Rhino Poaching Essay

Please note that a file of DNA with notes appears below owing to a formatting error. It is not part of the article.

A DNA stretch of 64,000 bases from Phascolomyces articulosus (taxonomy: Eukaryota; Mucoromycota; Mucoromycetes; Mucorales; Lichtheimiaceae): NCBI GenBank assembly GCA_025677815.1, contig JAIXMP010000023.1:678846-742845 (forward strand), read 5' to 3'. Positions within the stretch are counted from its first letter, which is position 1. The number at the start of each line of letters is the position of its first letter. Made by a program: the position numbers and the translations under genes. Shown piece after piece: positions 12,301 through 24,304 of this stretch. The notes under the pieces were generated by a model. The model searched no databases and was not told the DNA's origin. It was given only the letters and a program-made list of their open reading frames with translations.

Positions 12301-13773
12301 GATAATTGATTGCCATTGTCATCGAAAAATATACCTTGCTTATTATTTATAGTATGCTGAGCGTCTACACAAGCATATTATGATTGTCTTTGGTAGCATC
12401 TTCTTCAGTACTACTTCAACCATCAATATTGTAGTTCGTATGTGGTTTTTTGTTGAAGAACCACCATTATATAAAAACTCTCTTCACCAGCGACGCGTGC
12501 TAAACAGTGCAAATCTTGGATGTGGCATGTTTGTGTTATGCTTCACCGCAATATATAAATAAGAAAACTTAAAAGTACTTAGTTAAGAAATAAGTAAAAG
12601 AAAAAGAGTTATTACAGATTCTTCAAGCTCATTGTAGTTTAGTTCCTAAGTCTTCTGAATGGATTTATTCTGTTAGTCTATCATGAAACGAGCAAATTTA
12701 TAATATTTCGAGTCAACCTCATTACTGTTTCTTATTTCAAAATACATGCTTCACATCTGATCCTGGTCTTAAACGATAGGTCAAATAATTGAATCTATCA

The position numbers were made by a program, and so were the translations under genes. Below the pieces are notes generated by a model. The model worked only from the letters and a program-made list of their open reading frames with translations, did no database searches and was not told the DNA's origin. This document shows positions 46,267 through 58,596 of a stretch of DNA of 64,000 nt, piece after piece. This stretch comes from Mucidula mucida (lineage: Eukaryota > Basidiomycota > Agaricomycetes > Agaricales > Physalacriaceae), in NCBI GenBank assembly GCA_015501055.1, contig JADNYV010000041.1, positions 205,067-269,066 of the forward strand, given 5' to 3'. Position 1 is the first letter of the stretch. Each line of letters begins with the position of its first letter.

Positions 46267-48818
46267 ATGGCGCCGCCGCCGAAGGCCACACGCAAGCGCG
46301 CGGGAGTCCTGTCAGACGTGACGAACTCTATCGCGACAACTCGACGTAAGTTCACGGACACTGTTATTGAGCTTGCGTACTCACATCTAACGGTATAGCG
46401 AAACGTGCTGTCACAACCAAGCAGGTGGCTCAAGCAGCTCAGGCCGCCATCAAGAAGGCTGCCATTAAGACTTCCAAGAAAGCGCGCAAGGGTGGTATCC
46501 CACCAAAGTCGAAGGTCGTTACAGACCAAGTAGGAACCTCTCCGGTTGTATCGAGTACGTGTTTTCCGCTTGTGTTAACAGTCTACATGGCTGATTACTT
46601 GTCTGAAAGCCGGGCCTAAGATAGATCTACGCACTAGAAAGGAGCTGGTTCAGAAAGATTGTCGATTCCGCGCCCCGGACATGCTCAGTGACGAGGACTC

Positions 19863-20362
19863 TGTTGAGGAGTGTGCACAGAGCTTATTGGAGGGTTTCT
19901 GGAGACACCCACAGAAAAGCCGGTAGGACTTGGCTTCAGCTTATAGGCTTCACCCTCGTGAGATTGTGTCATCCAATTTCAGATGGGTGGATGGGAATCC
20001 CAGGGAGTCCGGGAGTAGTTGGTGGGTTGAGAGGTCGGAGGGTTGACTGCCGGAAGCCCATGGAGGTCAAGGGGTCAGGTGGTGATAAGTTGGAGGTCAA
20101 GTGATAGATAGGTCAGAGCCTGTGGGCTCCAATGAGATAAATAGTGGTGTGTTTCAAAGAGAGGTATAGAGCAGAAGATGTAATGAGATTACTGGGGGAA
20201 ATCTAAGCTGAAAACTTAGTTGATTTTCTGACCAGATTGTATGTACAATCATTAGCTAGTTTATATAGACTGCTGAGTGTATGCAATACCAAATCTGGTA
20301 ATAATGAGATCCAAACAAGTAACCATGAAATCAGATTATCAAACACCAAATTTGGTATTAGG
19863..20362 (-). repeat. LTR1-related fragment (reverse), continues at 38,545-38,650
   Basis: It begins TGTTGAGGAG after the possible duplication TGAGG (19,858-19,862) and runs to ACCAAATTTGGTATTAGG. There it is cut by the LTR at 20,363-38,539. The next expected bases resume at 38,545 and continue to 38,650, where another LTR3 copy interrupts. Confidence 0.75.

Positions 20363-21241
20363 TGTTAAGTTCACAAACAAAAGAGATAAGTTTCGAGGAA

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Rhinos: The Sad Truth The rhinoceros, also known as the rhino, is a large, primitive looking mammal. They have dated back to millions of years ago and represent something ancient and prehistoric. As I begin to write this essay, my heart is full of sadness and despair at what is happening on our Earth. What was once an animal, free to roam the grassland and open savannas of South Africa, is now a threatened and endangered victim. In Africa there are two species of rhinoceros, the black rhino and the white rhino. According to Business Day, there are about 20 000 white and 1 700 black rhino in South Africa. In recent decades, rhinos have been hunted to the point of near extinction. The world rhino population has declined by ninety percent since 1970. We only have five species remaining in the world today, and all of them are endangered. The Southern white rhinos were once found in large numbers across Southern Africa. They have horns and thick skin to protect themselves against predators like the lion and the hyena. But today, their biggest threat and enemy, is the human. This problem has become more public in the last two years and has drawn a lot of attention, which has resulted in international documentaries trying to raise awareness and support for these majestic creatures. Carte Blanche has featured many documentaries showing the brutal killings of the rhinos, trying to make us more aware of the threat to their existence. The topic of rhino poaching in South Africa is such a sad topic but has increased drastically. Rhino poaching happens all over the world, but recently Southern Africa has suffered dramatically and it has become a greater concern. It needs to be addressed as soon as possible before our rhino becomes extinct, which will be a very sad day for the world. Statistics clearly show us that in 1910, South Africa was said to have 100
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